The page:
WEEK 3: Pictures are worth 1,000 words, but need help | WEEK 4: What is truth? | WEEK 5: Become the expert
In journalism, we constantly talking about finding the "truth," or exposing "the heart of the matter."
But, what if there are lots of truths? Or, no truths at all? How does a reporter figure it out?
There isn't an easy answer to this, but there is an answer. The answer is: The reporter REPORTS.
Several years ago, I asked a new transfer on the University of Washington's football team why he changed his last name when he left UCLA.
The young man told me a harrowing story that included a father in prison, an abusive stepfather and a life-saving girlfriend. My problem with his story was that I wasn't sure I could prove it -- and, despite his explicit detail, I could not simply take his word.
So, I went on a scavenger hunt to find corroboration, public documents and more corroboration from sources separate from the first ones.
I came away with this story. Byron Davenport didn't save the Huskies' defense, but his story was one I'll never forget.
Trust me: My writing is the worst you will find in #QUReads, but I can speak to the long, arduous process of triangulating that produced this piece. Davenport's narrative was just the beginning. I fully believed him, but I couldn't just tell his story. I couldn't write about the abuse without the documents from Children's Services. I couldn't write about the stepfather without reaching out to the man. I couldn't write about the incident at UCLA, or on the freeway without someone else to verify it.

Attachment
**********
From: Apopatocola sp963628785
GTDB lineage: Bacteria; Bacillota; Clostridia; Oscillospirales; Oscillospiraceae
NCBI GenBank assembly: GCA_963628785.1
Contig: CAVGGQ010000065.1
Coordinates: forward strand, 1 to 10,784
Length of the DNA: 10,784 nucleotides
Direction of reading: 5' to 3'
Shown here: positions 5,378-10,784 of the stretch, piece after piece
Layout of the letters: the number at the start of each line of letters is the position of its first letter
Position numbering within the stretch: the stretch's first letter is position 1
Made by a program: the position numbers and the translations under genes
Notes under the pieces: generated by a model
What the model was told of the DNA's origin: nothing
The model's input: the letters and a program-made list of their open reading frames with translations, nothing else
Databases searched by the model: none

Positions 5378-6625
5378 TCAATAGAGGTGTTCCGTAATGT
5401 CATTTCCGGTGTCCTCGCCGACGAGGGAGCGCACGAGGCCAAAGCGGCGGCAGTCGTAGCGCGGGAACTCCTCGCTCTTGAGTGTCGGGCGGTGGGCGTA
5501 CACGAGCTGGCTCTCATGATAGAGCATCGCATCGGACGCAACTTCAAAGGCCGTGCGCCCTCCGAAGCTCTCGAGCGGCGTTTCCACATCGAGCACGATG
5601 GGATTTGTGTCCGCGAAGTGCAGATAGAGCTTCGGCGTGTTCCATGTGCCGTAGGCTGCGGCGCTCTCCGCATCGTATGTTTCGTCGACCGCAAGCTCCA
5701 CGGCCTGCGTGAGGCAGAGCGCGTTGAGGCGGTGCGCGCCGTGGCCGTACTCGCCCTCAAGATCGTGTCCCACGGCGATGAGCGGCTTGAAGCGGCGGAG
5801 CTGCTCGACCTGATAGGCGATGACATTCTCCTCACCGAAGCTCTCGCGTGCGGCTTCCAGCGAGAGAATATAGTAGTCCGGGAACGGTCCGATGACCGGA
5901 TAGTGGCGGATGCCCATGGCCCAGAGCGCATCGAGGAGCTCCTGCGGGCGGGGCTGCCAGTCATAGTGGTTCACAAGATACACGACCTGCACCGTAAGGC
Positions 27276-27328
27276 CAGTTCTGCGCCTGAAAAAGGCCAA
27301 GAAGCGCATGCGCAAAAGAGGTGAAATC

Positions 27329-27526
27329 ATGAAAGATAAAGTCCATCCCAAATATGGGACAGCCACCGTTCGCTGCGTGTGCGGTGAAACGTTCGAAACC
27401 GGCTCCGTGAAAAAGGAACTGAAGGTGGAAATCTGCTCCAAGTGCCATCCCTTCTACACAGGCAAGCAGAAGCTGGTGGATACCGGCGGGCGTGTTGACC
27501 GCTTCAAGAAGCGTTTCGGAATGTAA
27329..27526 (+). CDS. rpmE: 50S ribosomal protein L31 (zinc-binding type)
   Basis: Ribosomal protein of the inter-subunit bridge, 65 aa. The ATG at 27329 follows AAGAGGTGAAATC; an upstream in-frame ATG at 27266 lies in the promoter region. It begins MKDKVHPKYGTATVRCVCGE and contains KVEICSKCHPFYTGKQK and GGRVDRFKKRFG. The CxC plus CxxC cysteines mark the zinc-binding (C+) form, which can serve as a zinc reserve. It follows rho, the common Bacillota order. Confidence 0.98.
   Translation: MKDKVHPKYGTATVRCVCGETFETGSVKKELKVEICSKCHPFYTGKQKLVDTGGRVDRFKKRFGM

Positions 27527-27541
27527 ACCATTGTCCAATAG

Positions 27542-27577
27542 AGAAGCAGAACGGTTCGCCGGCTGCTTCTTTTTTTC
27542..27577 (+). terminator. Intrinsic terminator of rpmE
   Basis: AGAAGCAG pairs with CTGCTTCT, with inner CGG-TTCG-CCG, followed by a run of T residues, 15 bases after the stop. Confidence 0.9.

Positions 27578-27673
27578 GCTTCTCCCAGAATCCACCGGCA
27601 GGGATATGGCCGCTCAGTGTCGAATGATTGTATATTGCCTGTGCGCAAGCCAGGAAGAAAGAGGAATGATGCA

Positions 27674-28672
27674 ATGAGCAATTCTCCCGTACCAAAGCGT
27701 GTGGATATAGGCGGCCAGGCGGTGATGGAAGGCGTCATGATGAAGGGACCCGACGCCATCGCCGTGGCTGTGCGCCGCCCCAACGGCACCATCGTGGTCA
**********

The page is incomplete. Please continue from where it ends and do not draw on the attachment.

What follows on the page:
This article from the Tampa Bay Times is 1.) about a million times better than mine, and 2.) long. So, sit down for a cup of coffee, or lunch and read it.
Everyone in the Tampa Bay area -- and many who vacation there -- had heard about the tragic story of the troubled man who threw his 5-year old daughter off the Skyway Bridge to her death in 2015.
But, everyone wanted to know why. So, the Times' Lane DeGregory went looking for answers.
The author could've talked to the lawyers and read the court documents and come away with a hell of a story. But, DeGregory kept digging, kept triangulating to add layer upon layer to this riveting, tear-jerking story.
What is #QUreads? Each Monday, I will tweet a link to a blog post that will include a selected reading and an explanation of why you should read and study it. You can find it using the hashtag any time. My prediction is that, if you read and study these stories, you will be a better writer by the end of the summer. Granted, if you practice in a journal, read consistently, take note of style and think about what might the writer's decision-making process be, you will improve greatly. I'm just here to help the process along for you.
Feel free to use the Comments section here or on Twitter to discuss the articles and writing techniques, to ask questions, or offer links to other great stories.
Molly Yanity, Ph.D.